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Join hands to protect the human rights of all migrants

All members of the Global Migration Group (GMG) have agreed to focus on the theme of the effective protection of the human rights of all migrants in the second half of this year, the period when the United Nations Human Rights office (OHCHR) chairs the inter-agency body on migration.

Migrants arriving in the Canary Islands, Spain © Spanish Red Cross Photo/Manuel LéridaOHCHR has made protecting the human rights of all migrants a priority of its work. High Commissioner for Human Rights Navi Pillay last year volunteered OHCHR to chair the GMG from July to December in 2010. Her Office will also lead the GMG interaction with the fourth annual Global Forum on Migration and Development to be held in Mexico, 8-11 November.

“Through its leadership of the GMG in the coming months, OHCHR seeks to promote and mainstream a human rights approach to migration within the United Nations system, highlight key migration and human rights themes at the international level,” says Pillay.

Established in 2006, the GMG brings together 14 agencies working on migration issues, including UN agencies, the World Bank, and the International Organization for Migration.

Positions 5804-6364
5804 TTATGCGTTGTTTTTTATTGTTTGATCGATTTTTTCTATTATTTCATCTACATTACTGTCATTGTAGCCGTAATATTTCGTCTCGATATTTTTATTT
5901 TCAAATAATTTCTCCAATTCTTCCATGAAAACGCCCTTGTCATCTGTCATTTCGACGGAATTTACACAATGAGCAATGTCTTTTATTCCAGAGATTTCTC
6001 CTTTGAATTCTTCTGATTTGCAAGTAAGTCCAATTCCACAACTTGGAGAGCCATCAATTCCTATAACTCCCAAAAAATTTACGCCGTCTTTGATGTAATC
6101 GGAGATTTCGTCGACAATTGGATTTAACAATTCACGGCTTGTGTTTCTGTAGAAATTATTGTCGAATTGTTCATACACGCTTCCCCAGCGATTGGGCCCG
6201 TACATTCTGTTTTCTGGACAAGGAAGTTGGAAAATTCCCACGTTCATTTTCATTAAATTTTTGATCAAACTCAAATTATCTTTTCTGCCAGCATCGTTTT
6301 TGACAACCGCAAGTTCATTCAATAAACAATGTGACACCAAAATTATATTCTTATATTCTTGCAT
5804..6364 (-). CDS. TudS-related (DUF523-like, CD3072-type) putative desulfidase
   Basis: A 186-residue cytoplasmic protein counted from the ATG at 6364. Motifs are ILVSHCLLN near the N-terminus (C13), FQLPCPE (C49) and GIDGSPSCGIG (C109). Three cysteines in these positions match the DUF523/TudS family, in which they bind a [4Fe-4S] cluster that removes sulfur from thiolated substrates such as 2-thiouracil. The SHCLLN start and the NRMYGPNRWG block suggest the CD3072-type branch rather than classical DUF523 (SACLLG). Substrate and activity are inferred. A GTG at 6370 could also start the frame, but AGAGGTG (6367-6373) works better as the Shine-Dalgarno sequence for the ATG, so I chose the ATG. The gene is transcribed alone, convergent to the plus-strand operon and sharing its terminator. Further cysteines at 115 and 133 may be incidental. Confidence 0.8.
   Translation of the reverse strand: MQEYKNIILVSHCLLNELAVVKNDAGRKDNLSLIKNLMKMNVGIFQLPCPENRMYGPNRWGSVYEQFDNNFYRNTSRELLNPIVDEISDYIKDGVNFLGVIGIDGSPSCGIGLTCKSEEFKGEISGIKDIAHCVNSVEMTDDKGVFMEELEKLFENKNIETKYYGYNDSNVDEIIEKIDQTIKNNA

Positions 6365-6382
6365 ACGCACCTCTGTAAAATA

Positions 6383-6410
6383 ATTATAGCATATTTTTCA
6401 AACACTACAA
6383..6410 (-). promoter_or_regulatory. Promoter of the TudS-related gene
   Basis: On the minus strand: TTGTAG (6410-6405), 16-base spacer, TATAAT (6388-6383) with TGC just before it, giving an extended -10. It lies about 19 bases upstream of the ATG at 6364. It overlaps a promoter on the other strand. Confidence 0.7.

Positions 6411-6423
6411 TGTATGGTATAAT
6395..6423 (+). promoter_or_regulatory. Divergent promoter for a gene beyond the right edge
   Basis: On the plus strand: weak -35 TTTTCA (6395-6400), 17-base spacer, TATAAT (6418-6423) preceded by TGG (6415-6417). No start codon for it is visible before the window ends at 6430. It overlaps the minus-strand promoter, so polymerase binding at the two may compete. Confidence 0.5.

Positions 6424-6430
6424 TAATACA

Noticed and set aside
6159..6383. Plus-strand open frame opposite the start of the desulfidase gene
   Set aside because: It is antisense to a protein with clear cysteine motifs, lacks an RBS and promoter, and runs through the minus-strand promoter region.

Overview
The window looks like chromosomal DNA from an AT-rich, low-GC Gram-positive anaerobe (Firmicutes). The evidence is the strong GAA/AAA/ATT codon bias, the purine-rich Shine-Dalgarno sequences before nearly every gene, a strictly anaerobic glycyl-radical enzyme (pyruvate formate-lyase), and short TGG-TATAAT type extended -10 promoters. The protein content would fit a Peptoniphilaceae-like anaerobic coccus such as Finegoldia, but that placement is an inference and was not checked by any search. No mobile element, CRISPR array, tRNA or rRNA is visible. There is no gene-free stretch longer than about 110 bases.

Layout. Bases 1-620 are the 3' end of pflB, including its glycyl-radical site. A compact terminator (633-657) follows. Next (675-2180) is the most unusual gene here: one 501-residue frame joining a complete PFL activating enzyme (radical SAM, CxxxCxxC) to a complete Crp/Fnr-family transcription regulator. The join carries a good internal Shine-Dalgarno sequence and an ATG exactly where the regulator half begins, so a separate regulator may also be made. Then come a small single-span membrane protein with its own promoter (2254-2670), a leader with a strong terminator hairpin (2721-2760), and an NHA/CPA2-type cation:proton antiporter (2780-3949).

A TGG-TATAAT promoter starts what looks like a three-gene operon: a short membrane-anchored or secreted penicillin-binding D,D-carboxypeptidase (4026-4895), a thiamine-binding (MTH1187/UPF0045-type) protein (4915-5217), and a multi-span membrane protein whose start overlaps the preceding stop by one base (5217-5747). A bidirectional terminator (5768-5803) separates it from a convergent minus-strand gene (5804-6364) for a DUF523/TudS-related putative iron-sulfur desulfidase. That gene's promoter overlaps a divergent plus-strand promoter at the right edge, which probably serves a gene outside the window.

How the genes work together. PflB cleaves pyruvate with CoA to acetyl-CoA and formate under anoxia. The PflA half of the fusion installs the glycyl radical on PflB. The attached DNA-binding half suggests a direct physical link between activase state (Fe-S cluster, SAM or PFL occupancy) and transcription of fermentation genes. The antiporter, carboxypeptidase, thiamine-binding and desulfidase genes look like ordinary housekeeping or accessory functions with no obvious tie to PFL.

Heads of GMG agencies will gather in Geneva on 30 September for a key meeting focusing on the theme: ‘Irregular migrants: Ensuring the effective protection and the promotion of their human rights.’

An estimated 214 million people currently live outside their country of origin. While for some migration is a positive and empowering experience, far too many migrants have to endure human rights violations, discrimination, and exploitation. Irregular migrants are particularly vulnerable, and their invisibility in society often means that they are unable to report such abuses.

“The protection of migrants is an urgent and growing human rights challenge. Governments have obligations to ensure that xenophobic violence, racism and related intolerance against migrants and their communities have no place in their societies,” the High Commissioner says.

There is an increasing global trend to frame migration policies solely within a security and border control framework. This is exacerbated by policies which criminalise irregular migrants, and subject them to administrative detention regimes which are punitive in nature and often lack adequate safeguards. Vulnerable migrants can be detained for months and even years in immigration detention, in overcrowded and unsanitary conditions.

A new study by OHCHR shows that the protection of the rights of migrant children is a matter of urgent importance. Children are locked up in immigration detention centres, denied access to essential services because of their or their parents’ legal status, and subject to the same regimes of criminalisation as adult migrants, says the study. It has been submitted to the 15th session of the Human Rights Council, which opens in Geneva on 13 September.

8 September 2010